On our trip home from Austin, Texas, we stopped at a rest stop and Dani and I went in together to use the facilities. We soon found we were not alone. A big, scary looking bug was laying on its back in the middle of the floor, slowly but steadily shaking its legs and writhing its body, obviously trying to get off its back.
Now when I say this bug was big and scary - I’m not just being a silly ol’ girl who is afraid of bugs. Ok, I am, but this bug was freaking huge! It was almost as big as my palm, easy, and its legs were hairy, thick, and meaty. This was a cat.
Dani was the first to see it and yelped out a predictable, “ewww, a big bug!”
“Oh, it's ok, it can’t hurt you,” the redundant and oft repeated phrase was already halfway out of my mouth before I actually saw the size of this new friend. I thought to myself, “wow, that bug might actually hurt us.”
I tried to contain my irrational fears as I found the cleanest stall for Dani and then stood guard as she did her business. I couldn’t help but stare at poor Beetlejuice, writhing helplessly a foot or so away.
“Awww, the poor bug can’t get up off his back. He’s stuck.”
“Awwww!” cried Dani, her caring heart already swelling, “maybe I can turn him over when I come out.”
“I don’t know, Dani, this is a pretty big bug.”
“Well... maybe I can use my shoe,” she creatively suggested.
“Ok,” I said in my best convinced voice, although I was anything but convinced.
When Dani was finished, we switched positions. As I did my business, I listened for any sounds outside the stall. I kept waiting to hear the triumphant, “Momma, I did it!” But that phrase never came. When I walked out to join the party, Dani’s expression balanced between terror and pity.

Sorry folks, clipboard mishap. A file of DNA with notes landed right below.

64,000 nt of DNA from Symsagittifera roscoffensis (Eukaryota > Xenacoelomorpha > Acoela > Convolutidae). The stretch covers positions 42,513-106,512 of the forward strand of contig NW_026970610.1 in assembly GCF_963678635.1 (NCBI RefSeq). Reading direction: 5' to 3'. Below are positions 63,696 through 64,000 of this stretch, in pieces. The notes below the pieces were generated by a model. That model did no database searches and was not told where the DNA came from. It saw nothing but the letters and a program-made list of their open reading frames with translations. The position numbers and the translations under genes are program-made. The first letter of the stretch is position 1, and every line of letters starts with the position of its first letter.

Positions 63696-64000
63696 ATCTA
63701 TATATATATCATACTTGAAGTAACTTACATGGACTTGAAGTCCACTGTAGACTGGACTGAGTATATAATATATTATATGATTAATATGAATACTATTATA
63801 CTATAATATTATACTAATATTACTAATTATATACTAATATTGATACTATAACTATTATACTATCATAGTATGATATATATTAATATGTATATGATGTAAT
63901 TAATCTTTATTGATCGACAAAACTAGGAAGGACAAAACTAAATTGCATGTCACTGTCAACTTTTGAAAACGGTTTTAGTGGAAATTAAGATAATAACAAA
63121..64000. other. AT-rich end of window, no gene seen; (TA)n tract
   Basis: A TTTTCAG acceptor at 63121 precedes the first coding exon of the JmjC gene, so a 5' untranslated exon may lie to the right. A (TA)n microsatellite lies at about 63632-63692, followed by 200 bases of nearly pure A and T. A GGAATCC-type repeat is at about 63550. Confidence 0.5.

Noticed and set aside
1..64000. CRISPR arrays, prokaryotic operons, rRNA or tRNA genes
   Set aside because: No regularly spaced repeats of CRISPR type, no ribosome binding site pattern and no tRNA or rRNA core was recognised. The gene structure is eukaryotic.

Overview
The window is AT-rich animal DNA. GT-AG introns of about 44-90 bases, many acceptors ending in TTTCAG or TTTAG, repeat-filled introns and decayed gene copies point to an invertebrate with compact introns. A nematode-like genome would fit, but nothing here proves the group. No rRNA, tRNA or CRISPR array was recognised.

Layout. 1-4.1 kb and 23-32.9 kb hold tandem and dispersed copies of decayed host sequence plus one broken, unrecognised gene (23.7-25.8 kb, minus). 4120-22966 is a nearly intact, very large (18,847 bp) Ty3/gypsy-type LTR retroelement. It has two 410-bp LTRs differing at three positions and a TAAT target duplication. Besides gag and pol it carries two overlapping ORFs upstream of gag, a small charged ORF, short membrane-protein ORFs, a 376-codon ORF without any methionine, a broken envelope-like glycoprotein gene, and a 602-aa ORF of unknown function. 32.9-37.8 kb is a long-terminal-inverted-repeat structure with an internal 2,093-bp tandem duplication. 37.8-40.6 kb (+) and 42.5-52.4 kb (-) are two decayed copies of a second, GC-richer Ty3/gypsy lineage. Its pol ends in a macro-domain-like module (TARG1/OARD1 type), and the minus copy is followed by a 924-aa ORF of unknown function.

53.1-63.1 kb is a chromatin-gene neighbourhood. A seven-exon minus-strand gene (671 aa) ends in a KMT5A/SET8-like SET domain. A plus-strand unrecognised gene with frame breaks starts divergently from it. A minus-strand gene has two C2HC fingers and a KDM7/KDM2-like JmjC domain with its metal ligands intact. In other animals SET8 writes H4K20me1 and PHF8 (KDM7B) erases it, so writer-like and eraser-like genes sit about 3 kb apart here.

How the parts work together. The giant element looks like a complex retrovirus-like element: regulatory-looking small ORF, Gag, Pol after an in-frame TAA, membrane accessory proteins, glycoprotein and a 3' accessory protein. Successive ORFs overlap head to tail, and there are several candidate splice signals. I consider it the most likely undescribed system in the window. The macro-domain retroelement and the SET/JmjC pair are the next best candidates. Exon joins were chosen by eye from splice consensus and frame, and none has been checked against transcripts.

“Maybe I can do it if you hold my hand,” she said timidly.
“Ok,” I said encouragingly.
There we were, at one in the morning, my five-year-old daughter and I, holding hands in the middle of an abandoned rest stop bathroom, trying our best to help the scariest bug we had ever seen. And then, as Dani stretched out her toe as far as she could to try and push the bug off his back, three things happened in rapid succession:
1) We both heard a small but distinct crunching sound;
2) The bug’s large, meaty legs wrapped around the toe of Dani’s shoe; and
3) We both started screaming and ran like hell out of that rest stop bathroom.
As we scurried through the labyrinth, Dani a few paces ahead of me, I looked back to see if our efforts had at least not been in vain. But alas, the bug was still on its back as I rounded the corner. Our altruistic efforts at bug saving had been foiled by our irrational fear of big, scary bugs. I did actually think about going back and trying again, but the echo of that crunching sound kept me running until we were outside. If Dani had any thoughts of going back, she kept them to herself.
It just goes to show that anytime is a good time to learn a lesson, even at one in the morning in a deserted rest stop bathroom. Given the usual bouts of selfishness that any five-year-old is prone to exhibit (especially on vacation with family giving her everything she wants), I was proud at the amount of heart Dani showed the bug. We didn’t rescue that bug, but we did our best. Sometimes, it really is the thought that counts. I’m proud of both of us. And now I’m going to bed.
Challenge: Would you help something or someone, even if you were scared of them?
***This post was originally written under my previous blog name, Zen and the Art of Cloth Diaper Maintenance.***